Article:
Skip the pie and serve homemade pumpkin ice cream for your Thanksgiving dessert this year! Pumpkin is the perfect addition to homemade ice cream. It helps naturally thicken ice cream to create a smooth and perfectly scoop-able ice cream. Serve it with crushed gingersnaps or a drizzle of caramel for an extra fall treat
This ice cream is the perfect fall dessert to bring to Thanksgiving when you want to switch it up from the usual pies. You can even scoop it onto your favorite Thanksgiving pies for an ultra-decadent, autumnal treat! With the warming flavors of cinnamon, nutmeg and ginger, we love this ice cream all on its own. But, you also can’t go wrong with toppings like crushed gingersnaps, a drizzle of caramel, or sweet and sticky candied pecans.
Top Tip: Really give your ice cream the time to chill and set — the longer the better. We get it, we want to dig into this pumpkin dessert as soon as possible too, but chilling it properly will ensure your ice cream is ideally set and deliciously creamy. We recommend a minimum of 2 to 3 hours, but chilling it overnight will only help it set even better.
Pumpkin Ice Cream
- 1 (15-oz.) can pumpkin puree
- 2 c. whole milk
- 2 c. heavy cream
- 1 c. packed brown sugar
- 6 large egg yolks
- 1 tsp. pure vanilla extract
- 1 tsp. cinnamon
- 1/2 tsp. ginger
- 1/2 tsp. nutmeg
- 1/4 tsp. kosher salt
The day before you plan to churn, freeze the bowl of your ice cream maker. Since your ice cream base will need to chill as well, we suggest making it the night before, too.
In a medium saucepan over medium heat, whisk together pumpkin puree, milk, and cream. When mixture begins to boil, remove from heat and set aside.
In a large bowl, whisk brown sugar and egg yolks until pale and thick ribbons form, 3 to 4 minutes. (You could also use a hand mixer.) Whisking constantly, gradually add about half of hot pumpkin mixture to eggs, one ladle at a time, to warm mixture through. Pour mixture back into saucepan with remaining pumpkin mixture.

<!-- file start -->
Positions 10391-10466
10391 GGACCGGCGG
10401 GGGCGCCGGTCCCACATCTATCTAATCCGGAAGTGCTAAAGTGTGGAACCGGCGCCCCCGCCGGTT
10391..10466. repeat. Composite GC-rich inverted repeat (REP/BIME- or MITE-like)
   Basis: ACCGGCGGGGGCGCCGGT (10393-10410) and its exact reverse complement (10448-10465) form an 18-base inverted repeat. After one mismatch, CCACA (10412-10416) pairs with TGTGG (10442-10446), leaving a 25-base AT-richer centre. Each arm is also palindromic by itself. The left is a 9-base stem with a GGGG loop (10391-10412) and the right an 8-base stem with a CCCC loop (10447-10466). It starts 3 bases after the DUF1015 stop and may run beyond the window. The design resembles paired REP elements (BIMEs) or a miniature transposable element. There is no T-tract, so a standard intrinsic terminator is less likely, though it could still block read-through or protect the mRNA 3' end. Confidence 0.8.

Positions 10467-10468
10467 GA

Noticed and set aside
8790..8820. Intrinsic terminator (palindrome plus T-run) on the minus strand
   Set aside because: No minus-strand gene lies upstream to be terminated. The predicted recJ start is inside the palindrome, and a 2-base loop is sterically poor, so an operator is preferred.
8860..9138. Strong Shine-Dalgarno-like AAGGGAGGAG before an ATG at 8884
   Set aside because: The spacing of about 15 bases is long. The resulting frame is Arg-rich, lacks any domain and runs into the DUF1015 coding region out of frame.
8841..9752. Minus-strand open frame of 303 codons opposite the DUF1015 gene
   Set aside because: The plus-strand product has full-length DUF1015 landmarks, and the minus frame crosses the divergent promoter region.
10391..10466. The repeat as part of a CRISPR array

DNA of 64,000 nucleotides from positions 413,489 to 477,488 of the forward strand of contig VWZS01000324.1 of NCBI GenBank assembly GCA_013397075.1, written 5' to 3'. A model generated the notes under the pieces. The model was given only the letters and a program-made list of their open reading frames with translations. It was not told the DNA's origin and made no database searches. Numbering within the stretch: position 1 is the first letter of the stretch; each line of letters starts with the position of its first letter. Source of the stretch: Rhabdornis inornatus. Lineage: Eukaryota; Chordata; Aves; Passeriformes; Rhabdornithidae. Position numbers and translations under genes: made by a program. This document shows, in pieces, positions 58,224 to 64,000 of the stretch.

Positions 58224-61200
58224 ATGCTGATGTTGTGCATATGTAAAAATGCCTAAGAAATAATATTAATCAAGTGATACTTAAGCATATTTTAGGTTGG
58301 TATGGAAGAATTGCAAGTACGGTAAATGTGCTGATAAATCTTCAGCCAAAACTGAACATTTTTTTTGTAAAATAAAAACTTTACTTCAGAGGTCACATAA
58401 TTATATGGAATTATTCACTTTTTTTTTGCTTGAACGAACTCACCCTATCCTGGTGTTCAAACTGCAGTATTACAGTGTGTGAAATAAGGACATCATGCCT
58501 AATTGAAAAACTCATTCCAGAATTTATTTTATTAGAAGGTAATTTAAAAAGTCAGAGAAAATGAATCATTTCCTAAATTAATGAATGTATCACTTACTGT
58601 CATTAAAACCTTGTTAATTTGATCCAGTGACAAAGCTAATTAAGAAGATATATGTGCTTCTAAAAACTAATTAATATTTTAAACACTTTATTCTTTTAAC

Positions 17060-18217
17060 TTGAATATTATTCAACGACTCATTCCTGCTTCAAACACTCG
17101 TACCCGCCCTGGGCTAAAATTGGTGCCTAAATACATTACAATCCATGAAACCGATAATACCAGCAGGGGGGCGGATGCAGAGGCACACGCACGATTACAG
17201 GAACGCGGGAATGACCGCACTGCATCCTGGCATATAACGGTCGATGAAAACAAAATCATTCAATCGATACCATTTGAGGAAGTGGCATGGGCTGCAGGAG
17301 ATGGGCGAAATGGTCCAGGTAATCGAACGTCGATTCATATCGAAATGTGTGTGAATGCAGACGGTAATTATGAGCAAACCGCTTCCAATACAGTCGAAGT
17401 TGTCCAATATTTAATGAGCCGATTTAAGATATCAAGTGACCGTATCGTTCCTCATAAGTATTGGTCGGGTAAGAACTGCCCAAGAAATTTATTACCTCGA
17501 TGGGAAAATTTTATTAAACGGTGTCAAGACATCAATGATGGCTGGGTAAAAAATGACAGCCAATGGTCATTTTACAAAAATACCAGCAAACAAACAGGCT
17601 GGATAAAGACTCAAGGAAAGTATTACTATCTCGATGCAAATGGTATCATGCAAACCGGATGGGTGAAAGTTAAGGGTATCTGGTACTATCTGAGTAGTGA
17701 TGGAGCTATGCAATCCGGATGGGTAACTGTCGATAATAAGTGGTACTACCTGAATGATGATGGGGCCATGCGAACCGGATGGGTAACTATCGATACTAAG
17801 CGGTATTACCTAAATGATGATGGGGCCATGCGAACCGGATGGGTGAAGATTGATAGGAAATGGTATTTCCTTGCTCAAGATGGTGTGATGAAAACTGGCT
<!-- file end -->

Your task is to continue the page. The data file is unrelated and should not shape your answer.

Return pan over low heat and cook, stirring frequently with a wooden spoon, until mixture thickens, making sure the mixture never comes up to a simmer, about 4 to 5 minutes. To check if the mixture is done, coat the back of your wooden spoon with the mixture and swipe your finger through the mixture. If your finger leaves a clean line, your mixture is good to go—this will be at around 170°, if you’re using a candy thermometer.
When the custard is adequately thickened, stir in vanilla and spices. Strain into a large bowl and place over an ice bath. Let cool to room temperature, then cover and chill at least 3 hours, up to overnight.
When your custard is chilled and your ice cream maker bowl is frozen, churn ice cream according to manufacturer’s instructions, about 15 minutes, scraping sides occasionally. When ice cream is soft-serve consistency, transfer to another container and freeze until hardened, 2 to 3 hours, up to overnight.
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